From an early age, I never felt the need or had the desire to go to university. Years of student debt didn’t appeal to me and there was no guarantee that I would get a job afterwards.
However, I knew that I wanted to go into the accountancy profession and felt ready for the world of work. So, why spend three years at university writing essays about accountancy when I could spend that time actually doing the job?
My final decision to pursue an apprenticeship rather than university wasn’t easy. I’m strong academically and performed well in my exams, gaining 2 A*s and an “A” at A-Level, and so found that people automatically asked me “which university are you going to?”.
Changing attitudes towards apprenticeships
Although people’s attitudes towards apprenticeships are slowly beginning to change, there is still a general perception that those who are strong academically go to university and those who are weaker academically take an apprenticeship.
Additionally, all my friends chose the university route which made me feel as though I might be missing out. At the time, I did have doubts about whether I was making the right decision for my future but I stuck by my decision and I’m so glad that I did.
Investing time into studies
In August 2018, I joined Grant Thornton on their school leaver programme and have been given responsibility from day one. I’ve never been treated any differently to other members of the team and have had the opportunity to meet a range of people across the firm, including corresponding with members of the Senior Leadership Team, which demonstrates the inclusive and open culture of the firm.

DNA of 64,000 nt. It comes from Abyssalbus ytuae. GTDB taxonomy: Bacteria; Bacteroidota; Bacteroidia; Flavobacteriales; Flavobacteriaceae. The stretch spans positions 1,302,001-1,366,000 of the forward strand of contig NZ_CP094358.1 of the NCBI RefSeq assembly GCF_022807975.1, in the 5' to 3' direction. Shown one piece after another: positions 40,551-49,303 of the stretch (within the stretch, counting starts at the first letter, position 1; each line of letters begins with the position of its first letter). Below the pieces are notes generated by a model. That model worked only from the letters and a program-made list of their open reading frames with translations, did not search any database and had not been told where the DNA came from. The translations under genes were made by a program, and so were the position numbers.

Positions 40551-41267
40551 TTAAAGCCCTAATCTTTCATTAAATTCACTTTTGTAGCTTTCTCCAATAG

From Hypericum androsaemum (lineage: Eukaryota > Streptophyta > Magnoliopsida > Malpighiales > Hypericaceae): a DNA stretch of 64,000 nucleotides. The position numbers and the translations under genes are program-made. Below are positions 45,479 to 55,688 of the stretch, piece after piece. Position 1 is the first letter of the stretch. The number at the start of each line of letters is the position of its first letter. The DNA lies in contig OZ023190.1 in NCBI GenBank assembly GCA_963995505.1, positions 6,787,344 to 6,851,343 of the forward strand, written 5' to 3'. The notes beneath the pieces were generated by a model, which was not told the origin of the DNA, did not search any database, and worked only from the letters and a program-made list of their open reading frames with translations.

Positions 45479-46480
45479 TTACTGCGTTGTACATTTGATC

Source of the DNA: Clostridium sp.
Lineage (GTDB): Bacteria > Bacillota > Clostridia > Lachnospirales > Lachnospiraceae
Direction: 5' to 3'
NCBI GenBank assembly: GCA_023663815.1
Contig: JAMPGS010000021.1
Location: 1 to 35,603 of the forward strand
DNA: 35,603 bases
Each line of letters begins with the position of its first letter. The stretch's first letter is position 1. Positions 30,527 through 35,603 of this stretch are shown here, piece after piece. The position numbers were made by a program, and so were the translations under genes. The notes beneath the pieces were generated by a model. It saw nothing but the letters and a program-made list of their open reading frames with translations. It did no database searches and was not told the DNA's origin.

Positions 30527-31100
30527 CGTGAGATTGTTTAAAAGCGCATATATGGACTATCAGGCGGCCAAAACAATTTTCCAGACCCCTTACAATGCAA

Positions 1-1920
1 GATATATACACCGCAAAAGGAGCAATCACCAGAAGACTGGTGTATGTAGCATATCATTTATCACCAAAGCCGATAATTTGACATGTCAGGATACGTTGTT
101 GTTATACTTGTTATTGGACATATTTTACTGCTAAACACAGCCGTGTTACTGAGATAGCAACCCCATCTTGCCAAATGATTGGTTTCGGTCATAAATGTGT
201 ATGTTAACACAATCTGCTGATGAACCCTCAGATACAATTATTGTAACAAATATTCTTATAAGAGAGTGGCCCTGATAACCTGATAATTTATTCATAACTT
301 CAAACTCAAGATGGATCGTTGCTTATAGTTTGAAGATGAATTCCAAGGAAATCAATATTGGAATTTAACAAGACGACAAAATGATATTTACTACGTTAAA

I knew very little about audit when I joined but through my Association of Accounting Technicians (AAT) studies, the support I’ve received, and the time that colleagues have invested in me, I’ve learnt so much in a relatively short space of time and can now perform audit procedures confidently and have professional discussions with clients.
Getting recognised for success
I was quick to learn that I would get as much out of Grant Thornton as I put in and this has led to numerous opportunities including attending awards dinners to recognise my work promoting social mobility, being involved in the School Enterprise Programme encouraging more students into business, and assisting with the organisation of ‘Talent’ introducing new trainees to the firm.
I genuinely love what I do, and this has most recently been recognised by winning PQ Magazine’s PQ of the year award earlier this year.
Career progression and becoming chartered
I plan to continue my career progression at Grant Thornton, through completion of my chartered accountancy qualification and beginning to In-Charge audits. Grant Thornton is a global organisation with operations in over 135 countries and so I’m also keen to explore the secondment opportunities available abroad once I’m qualified, particularly in Australia, as the experience would be one that I’m sure I would never forget.
I feel so lucky to be on Grant Thornton’s school leaver programme and would recommend it – and apprenticeships more generally – to anyone.
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Bethany Duffy is an AAT apprentice .